Hit By Virus, ArcelorMittal Looks To Cut Costs And Protect Profits
Flames rise from a wagon load of coke following production at the ArcelorMittal steel plant in Kryvyi Rih, Ukraine. (Photographer: Vincent Mundy/Bloomberg)

Hit By Virus, ArcelorMittal Looks To Cut Costs And Protect Profits


Hit hard by the Covid-19 pandemic, global steel giant ArcelorMittal is focussing on cost-reduction initiatives to protect profitability in view of uncertainty around the pace of recovery.

The world's largest steelmaker had logged a net loss of $559 million for the second quarter ended June 2020 and termed it as the most difficult period in its history.

"The company continues to focus on cost reduction initiatives to protect profitability as it navigates the evolving demand backdrop. Moving forward, as economic activity recovers the company will respond by increasing production, leading to the return of some fixed cost," the company said in its latest report.

The easing of lockdown measures has seen activity levels improving, nevertheless the demand remains significantly below normal and the pace and profile of recovery is uncertain, it said.

The company said it continues to adapt production levels to market demand and maintains the flexibility to quickly restart hot idled capacity, on a region by region basis, as demand improves.

"At the same time, the experience of the last 4-5 months has, through necessity, forced the business to operate differently. It has shown that it is possible to operate with a leaner cost structure," the company emphasised.

It is now using this experience to identify and develop options for further structural cost improvements to appropriately position the fixed cost base for the post Covid-19 operating environment, ArcelorMittal said.

Also read: Steelmakers Expect Double-Digit Dip In Demand, Revival Only In Q3 FY21: Crisil

The Luxembourg-headquartered company pointed out that it expects certain cash needs of the business to total $3.5 billion in 2020 and said it remained focused on achieving its $1 billion operating working capital efficiency target for 2020.

Ultimately, the extent of the working capital release in 2020 will be determined by the volume and price environment in the final quarter of the year, it said.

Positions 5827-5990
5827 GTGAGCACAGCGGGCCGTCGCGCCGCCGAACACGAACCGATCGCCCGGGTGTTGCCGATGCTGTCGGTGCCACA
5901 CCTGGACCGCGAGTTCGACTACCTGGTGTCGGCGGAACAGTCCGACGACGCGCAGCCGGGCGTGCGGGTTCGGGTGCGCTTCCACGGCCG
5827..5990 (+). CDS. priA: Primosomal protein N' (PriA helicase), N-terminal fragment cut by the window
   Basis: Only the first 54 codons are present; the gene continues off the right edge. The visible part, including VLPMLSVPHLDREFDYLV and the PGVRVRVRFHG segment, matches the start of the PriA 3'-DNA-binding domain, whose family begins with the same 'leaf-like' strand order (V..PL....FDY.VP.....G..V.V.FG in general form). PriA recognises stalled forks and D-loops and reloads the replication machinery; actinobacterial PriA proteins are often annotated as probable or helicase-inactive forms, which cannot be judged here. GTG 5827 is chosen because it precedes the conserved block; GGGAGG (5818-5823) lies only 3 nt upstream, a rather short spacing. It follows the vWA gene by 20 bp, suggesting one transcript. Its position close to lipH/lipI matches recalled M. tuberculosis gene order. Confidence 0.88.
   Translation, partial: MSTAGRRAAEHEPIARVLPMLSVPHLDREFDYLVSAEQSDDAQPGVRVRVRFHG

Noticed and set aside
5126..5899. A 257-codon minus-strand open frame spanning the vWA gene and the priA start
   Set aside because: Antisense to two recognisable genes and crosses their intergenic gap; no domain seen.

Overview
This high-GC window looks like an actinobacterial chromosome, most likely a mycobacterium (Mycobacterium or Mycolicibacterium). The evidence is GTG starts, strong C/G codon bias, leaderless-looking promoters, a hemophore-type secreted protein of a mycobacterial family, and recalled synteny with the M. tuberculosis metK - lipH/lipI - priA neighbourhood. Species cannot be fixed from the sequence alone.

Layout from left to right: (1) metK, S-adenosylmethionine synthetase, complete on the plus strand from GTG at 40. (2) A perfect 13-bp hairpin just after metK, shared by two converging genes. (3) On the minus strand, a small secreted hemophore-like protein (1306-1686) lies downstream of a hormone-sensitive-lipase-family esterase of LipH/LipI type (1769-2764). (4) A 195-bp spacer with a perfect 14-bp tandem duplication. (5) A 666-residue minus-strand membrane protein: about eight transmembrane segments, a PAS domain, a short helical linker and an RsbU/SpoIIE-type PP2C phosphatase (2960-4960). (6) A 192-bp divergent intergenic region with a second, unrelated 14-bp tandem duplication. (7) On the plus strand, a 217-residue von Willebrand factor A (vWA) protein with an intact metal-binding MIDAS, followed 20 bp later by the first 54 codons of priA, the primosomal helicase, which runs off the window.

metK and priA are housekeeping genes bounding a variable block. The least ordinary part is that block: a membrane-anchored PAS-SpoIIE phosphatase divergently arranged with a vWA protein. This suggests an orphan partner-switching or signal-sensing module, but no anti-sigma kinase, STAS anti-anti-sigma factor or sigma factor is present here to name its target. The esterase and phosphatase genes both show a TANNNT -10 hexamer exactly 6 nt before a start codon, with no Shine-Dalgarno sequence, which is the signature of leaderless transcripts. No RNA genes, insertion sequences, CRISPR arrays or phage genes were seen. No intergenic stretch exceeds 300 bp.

"Certain cash needs of the business for the first half of 2020 were $1.5 billion," it said adding that these included $1.3 billion capital expenditures, $0.3 billion interest and $0.3 billion income tax, offset by $0.4 billion of certain refunds mainly related to tax.

"As a result, the company expects an increase of this amount in the second half of 2020 with certain cash needs of the business expected to be $2 billion ($1.2 billion capital expenditures, $0.3 billion interest and other cash payments for taxes, pensions and other of $0.5 billion)," it added.

At the same time it said that despite the challenges caused by Covid-19, the company's $2 billion asset portfolio optimisation programme continues to progress.

"Given that suitable and viable buyers have expressed serious interest in certain assets, the company remains confident in completing the programme by mid-2021," it emphasised.

As of June 30, 2020, its net debt decreased to $7.8 billion as compared to $9.5 billion as of March 31, 2020, driven by proceeds from the capital raised offset in part by foreign exchange on debt and working capital outflow, the company said.

Its operating performance in Q2 2020 reflects the negative impact of the Covid-19 pandemic primarily on the steel business, with reduced demand leading to a 23.7% sequential reduction in steel shipments, it said.

Also read: Indian Steel Market Showing Signs Of Recovery, Says Aditya Mittal

"The first six months of the year, and particularly the second quarter, have been one of the most difficult periods in the history of the company, with demand for steel considerably disrupted by the COVID-19 pandemic," ArcelorMittal Chairman and CEO Lakshmi N Mittal said commenting on its financial results.

ArcelorMittal is the world's leading steel and mining company, with a presence in 60 countries and an industrial footprint in 18 countries. It is among one of the world's five largest producers of iron ore and metallurgical coal.

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